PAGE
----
I think mortality sucks.

 

Listeria – In Memoriam

31 Jan

This is the season of awards shows, and people tune in for all kinds of reasons. To see who is going to win what. To see who is going to wear what. To see who is going to say what. I watch the shows like everyone else does, but I am looking for something else. I am fascinated by the “In Memoriam” part. It is interesting to see how they are going to pay tribute to the people who have passed away in the past year. Who will get the most applause? Who will be shown in a film clip rather than in a photograph? Who passed away that I did not know about? Who will be left out?

That last question is always the most controversial. It would be impossible to show everyone, and difficult decisions have to be made. Inevitably, people are going to get mad. I even wrote a post about people who I thought were mistakenly left out of an Academy Awards presentation.

With all of that being said, I have decided to provide my own “In Memoriam” for the people who passed away in 2013. To accomplish this, I bought a copy of Farewell, a LIFE publication honoring the deceased. It is filled with people who I know a lot about and people who I have never heard of. As the great decision maker of who should be honored in the SBI World, there will some left out just like on the awards show. However, these are the ones who I want to remember.Candle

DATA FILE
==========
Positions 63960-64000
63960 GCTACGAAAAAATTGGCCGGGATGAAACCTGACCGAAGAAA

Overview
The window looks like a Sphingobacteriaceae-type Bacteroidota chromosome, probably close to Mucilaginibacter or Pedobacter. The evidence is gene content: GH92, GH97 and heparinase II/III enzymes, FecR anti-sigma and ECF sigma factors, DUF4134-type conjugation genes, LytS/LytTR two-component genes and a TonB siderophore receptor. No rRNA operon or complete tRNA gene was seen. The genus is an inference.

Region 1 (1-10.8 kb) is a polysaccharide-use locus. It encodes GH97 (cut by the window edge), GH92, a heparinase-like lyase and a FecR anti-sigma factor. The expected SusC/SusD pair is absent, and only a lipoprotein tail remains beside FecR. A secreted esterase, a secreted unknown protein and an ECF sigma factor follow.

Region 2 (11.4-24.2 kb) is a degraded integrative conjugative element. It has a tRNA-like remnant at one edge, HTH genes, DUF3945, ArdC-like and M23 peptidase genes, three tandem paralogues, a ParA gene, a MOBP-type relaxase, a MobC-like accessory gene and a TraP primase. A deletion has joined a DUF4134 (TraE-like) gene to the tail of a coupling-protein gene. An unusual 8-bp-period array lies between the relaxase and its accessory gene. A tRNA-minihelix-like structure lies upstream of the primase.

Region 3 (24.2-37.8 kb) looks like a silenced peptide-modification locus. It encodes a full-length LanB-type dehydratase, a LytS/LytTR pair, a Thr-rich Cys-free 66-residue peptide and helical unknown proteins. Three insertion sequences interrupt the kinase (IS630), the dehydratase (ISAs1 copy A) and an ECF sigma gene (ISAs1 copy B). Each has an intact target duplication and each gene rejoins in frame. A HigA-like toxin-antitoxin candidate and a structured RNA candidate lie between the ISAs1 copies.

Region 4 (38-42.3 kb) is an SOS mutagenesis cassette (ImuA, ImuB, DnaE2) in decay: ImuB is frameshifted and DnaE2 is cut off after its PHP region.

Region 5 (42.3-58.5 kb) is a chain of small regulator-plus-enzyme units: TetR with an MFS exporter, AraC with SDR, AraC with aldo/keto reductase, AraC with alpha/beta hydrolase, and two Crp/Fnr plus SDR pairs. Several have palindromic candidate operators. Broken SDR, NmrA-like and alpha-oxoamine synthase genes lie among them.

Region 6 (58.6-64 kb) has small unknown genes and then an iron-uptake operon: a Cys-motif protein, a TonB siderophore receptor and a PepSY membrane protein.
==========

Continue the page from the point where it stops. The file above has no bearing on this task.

You will have to imagine the music in the background.

In no particular order:

Margaret Thatcher – The Iron Lady. I read somewhere that the Steely Dan song “Peg” was about her. I wonder if that is true.

Helen Thomas – the White House reporter who covered every president from Kennedy to Obama.

David Frost – the interviewer who gained widespread fame for his sessions with Richard Nixon.

Dr. Joyce Brothers – the television counselor who paved the way for all of the others. She got her start on television by winning The $64,000 Question.Joyce Brothers

Roger Ebert – the movie critic who gave us “thumbs up” or “thumbs down”.

Annette Funicello – the original sweetheart of the Mouseketeers. She also became the sweetheart of beach movies. My dad and I saw her perform at the Super Bowl.

Esther Williams – the champion swimmer who became the queen of water-based movie extravaganzas. She was one of my mom’s favorites.

Jean Stapleton – the actress who served as the foil for Archie Bunker.Jean Stapleton

Bonnie Franklin – the mother on One Day at a Time, one of the many socially conscious sitcoms of the 1970s.

Karen Black – the actress who was in one of my favorite movies, Nashville.

Jonathan Winters – the genius comedian who is a hoot in It’s a Mad, Mad, Mad, Mad World.

Harry Reems – the porn star who became a household name after appearing in Deep Throat, one of the most famous porn movies ever made.Harry Reems